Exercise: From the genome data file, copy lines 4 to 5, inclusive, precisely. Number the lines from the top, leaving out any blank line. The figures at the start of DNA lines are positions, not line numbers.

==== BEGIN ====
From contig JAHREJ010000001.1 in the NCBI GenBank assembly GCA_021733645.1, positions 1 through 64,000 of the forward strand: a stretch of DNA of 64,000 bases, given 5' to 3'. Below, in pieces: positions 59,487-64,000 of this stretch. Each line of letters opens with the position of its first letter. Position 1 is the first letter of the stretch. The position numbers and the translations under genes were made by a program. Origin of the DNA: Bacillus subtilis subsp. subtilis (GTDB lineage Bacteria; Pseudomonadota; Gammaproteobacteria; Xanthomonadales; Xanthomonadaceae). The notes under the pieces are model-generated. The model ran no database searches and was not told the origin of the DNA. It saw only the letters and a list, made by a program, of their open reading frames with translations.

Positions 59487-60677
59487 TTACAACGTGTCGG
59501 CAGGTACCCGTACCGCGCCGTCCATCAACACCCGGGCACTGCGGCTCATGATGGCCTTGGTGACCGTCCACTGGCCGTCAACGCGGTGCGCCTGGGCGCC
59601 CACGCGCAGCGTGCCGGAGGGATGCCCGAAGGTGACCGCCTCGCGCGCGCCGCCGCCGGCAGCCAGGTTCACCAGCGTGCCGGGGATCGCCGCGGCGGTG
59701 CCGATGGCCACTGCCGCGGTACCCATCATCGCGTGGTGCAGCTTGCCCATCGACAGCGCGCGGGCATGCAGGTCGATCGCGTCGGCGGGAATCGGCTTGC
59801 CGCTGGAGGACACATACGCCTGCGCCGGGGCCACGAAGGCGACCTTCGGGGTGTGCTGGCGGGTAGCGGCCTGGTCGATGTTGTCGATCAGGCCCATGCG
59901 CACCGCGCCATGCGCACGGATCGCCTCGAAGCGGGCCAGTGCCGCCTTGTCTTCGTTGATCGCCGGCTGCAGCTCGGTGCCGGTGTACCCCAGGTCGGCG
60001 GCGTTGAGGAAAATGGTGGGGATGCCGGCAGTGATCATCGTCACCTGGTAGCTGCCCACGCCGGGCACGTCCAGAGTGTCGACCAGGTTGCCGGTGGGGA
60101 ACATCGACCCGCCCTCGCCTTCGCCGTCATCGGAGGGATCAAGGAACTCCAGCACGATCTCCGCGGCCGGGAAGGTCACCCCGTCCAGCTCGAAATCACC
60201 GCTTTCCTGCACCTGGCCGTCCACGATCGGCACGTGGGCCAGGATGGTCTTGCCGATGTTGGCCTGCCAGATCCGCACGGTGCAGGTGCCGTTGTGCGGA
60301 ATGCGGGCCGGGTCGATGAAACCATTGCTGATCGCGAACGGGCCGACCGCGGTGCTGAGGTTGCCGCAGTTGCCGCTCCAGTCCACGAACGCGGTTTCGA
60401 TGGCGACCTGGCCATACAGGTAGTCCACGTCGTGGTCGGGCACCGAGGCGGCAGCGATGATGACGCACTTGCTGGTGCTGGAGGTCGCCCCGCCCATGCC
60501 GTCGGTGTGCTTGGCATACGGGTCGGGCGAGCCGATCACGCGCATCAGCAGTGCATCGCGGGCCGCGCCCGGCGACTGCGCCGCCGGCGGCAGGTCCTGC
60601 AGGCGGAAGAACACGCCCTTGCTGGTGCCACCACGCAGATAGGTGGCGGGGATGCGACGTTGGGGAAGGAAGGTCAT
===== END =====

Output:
59501 CAGGTACCCGTACCGCGCCGTCCATCAACACCCGGGCACTGCGGCTCATGATGGCCTTGGTGACCGTCCACTGGCCGTCAACGCGGTGCGCCTGGGCGCC
59601 CACGCGCAGCGTGCCGGAGGGATGCCCGAAGGTGACCGCCTCGCGCGCGCCGCCGCCGGCAGCCAGGTTCACCAGCGTGCCGGGGATCGCCGCGGCGGTG